Sunday, March 8, 2015

Psych News 1: “Diagnosisgate”

There are several recent episodes and articles related to psychiatry* that I’ve wanted to discuss, so I’m doing a short series of posts.

First, Paula Caplan has published a commentary - “Diagnosisgate: Conflict of Interest at the Top of the Psychiatric Apparatus” - in which, drawing on David Rothman’s expert witness report in the 2010 Texas TMAP lawsuits, she calls attention to DSM-IV head Allen Frances’ financial relationship with Johnson & Johnson. Specifically, Frances and two colleagues received around a million dollars from J&J in the mid-1990s in connection with the writing of Schizophrenia Practice Guidelines favoring J&J’s “atypical antipsychotic” drug Risperdal.

The pages provided of Rothman’s report at the link above should be read by anyone interested in the many ways pharma can corrupt, but it’s this particular aspect of the TMAP story that’s of interest here:
As one of its first activities, and in disregard of professional medical ethics and principles of conflict of interest, in 1995 J&J funded a project led by three psychiatrists at three medical centers (Duke [Allen Frances], Cornell [John P. Docherty], and Columbia [David A. Kahn]) to formulate Schizophrenia Practice Guidelines. From the start, the project subverted scientific integrity, appearing to be a purely scientific venture when it was at its core, a marketing venture for Risperdal. In fact, the guidelines produced by this project would become the basis for the TMAP algorithms, giving a market edge to the J&J products in Texas. (14)

…Not only were Frances, Docherty, and Kahn ready to violate standards of conflicts of interest in mixing guideline preparation with marketing for J&J, but also in publicizing the guidelines in coordination with J&J. The three men established Expert Knowledge Systems (EKS). The purpose of this organization was to use J&J money to market the guidelines and bring financial benefits to Frances, Docherty, and Kahn. (15)
On July 3, 1996, they wrote to J&J that they were “committed to helping [J&J subsidiary] Janssen succeed in its effort to increase its market share and visibility in the payor, provider, and consumer communities” (16). Their “strategic partnership with Janssen” would help the company to “Influence state governments and providers” and “Build brand loyalty and commitment with large groups of key providers around the country”; Frances noted his concern with “how to integrate the publication and the conferences with other marketing efforts” (16). In a heading to a letter to Frances, J&J’s Director of Reimbursement Services referred to the treatment guidelines as the “RISPERDAL (risperidone) Treatment Guidelines” (16).

Caplan makes clear:
Practice guidelines are presented as state-of-the-science instructions to practitioners about how to treat people who have received a particular diagnosis. Such guidelines are considered the “gold standard” of evidence-based care because they aim to convey what is deemed to be the most reliable scientific evidence at a given time.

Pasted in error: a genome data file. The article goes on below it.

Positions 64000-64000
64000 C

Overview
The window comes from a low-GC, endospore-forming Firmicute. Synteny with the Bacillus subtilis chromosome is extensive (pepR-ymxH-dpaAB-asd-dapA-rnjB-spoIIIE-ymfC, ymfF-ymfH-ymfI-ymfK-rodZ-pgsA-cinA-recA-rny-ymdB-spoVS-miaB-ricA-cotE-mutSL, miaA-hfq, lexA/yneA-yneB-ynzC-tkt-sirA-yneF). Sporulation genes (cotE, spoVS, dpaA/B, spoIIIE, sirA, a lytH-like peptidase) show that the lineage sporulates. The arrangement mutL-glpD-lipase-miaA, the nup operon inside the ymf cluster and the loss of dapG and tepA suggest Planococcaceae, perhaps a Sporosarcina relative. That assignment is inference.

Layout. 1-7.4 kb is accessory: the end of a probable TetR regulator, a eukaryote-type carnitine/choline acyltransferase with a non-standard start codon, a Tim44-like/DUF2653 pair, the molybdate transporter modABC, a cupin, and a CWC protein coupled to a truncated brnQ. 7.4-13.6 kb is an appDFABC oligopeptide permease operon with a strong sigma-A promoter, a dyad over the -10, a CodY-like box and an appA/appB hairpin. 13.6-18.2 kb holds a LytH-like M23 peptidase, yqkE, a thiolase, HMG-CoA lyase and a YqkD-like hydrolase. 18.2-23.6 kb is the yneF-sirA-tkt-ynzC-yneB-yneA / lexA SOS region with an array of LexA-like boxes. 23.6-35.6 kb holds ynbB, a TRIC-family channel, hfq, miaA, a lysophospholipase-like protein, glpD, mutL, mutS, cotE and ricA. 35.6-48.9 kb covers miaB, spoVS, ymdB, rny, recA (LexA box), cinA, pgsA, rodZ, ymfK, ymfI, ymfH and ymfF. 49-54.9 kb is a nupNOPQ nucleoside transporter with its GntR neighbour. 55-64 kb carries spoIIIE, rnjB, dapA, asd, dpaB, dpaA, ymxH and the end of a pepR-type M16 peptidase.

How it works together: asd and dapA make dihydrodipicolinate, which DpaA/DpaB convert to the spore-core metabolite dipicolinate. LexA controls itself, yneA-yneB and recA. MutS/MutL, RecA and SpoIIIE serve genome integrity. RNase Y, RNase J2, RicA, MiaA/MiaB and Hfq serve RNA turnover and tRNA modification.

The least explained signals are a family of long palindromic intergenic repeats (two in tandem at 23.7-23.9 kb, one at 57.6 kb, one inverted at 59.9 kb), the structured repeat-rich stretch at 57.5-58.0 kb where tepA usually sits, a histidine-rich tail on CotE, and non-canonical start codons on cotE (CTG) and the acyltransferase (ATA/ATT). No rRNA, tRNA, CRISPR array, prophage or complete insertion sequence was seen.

J&J was of course well aware of this, and “turned the guidelines into a powerful marketing tool” (17). Caplan notes that even though Rothman’s report has been publicly available, news coverage of the TMAP scandal has taken little or no note of the involvement of Frances, Docherty, and Kahn documented in the report. This is odd given Frances’ prominence in psychiatry and particularly his role as task force chair for the DSM-IV, which, with slight modifications, was in use from its publication in 1994 until the DSM-5 was published in 2013. It’s also of interest because in the past five or six years, Frances has promoted himself as something of a psychiatric renegade, challenging the scientific failings of the DSM-5 and…the influence of pharma money in psychiatry, all while presenting himself and his edition of the DSM as rigorously scientific.

Caplan describes Frances’ pattern of statements over the past several years, many of which appear highly disingenuous in light of his links to J&J. In fact, he’s always been pretty slippery and self-contradictory. But Caplan couldn’t say much that would show him in a worse light than does his own rejoinder to her at HuffPo. I won’t even bother to quote from it. Judging from the comments, his deflection and doubletalk (and sexism) are apparent to all.

The outrage over Andrew Wakefield’s vaccine quackery is fully warranted. But the silence about Frances and company, and about Joseph Biederman (for whom their work paved the way), is unacceptable. What they’ve done will harm, all told, millions of people, among them the most vulnerable – children, poor people, imprisoned people, old people.

*I haven’t written on the topic here for a few months, so if you’re new to my blog and unfamiliar with my views on psychiatric diagnosis and drugs, you can find them in my posts under the “health” tag. I explain the importance to pro-science humanists of addressing psychiatry here, and offer some reading suggestions here (to which can be added Cracked and Mad Science). In short, though, psychiatric diagnosis and psychopharmacology is a crock of shit. Their diagnoses are neither valid nor reliable, as they themselves have had to acknowledge in recent years. Psychiatric labels cause real harm, as does the biopsychiatric paradigm more generally, and psychiatric drugs – which are not medications – have hurt and killed untold numbers of people. Psychiatry should be recognized as pseudoscience, and at the very least the forcible or coercive drugging or confinement of people, especially children, should be prohibited.